The Second World War is rapidly approaching its formal end, amid scenes of a re-uniting and putatively dominant Germany and of a disintegrating Soviet Union. The British and French, while acknowledging with a gulp that this is, to everyone's astonishment, a total victory for the West, can be heard nervously reflecting about how they are going to live with it. 'In Paris,' writes Professor Joseph Rovan in the Frankfurter All-gemeine Zeitung of 8 February, 'people are alarmed at the idea of the enormous economic and political influence of a united Germany in Eastern Europe and the even greater clout of a united Germany in the European Community.' It remained for the Gaullist ex-premier Michel Debré to predict gloomily in Le Monde that the age of Yalta (of which he also disapproved) would be followed by a repeat of Rapallo. Being well-practised in the protocol of Germanophilia, the French Government has had a better record in making the correct noises than the British, or rather than No 10, whose principal inhabitant has had a great time 'speaking out', regardless of time or place. The Germans, meanwhile, are rather too visibly marking their book according to how their allies perform, bearing in mind that what is happening is the 'impossible solution' to which they have been fervently committed since 1954.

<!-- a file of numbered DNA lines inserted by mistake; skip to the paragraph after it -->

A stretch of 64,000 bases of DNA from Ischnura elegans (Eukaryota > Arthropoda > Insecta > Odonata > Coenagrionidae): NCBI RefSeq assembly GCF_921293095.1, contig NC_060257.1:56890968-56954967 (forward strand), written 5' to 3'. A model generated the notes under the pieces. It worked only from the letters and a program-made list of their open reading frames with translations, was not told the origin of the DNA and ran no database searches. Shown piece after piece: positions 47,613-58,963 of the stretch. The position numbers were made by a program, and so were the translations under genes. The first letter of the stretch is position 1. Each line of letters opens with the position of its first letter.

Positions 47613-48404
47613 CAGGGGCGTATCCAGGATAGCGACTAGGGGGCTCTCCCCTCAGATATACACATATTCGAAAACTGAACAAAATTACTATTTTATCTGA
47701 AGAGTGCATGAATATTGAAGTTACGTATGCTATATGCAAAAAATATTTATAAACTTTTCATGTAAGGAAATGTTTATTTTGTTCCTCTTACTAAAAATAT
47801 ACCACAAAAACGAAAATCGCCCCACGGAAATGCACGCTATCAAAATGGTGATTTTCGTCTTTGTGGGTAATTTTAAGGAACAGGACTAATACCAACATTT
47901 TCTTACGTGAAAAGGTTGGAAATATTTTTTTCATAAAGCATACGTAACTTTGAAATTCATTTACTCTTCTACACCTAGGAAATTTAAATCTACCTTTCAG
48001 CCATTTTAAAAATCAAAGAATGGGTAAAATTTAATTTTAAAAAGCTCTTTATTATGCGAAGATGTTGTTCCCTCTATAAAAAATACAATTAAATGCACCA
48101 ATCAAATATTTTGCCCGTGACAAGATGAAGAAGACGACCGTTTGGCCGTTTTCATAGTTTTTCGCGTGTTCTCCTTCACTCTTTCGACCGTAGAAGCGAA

LRB 22 March 1990 | PDF Download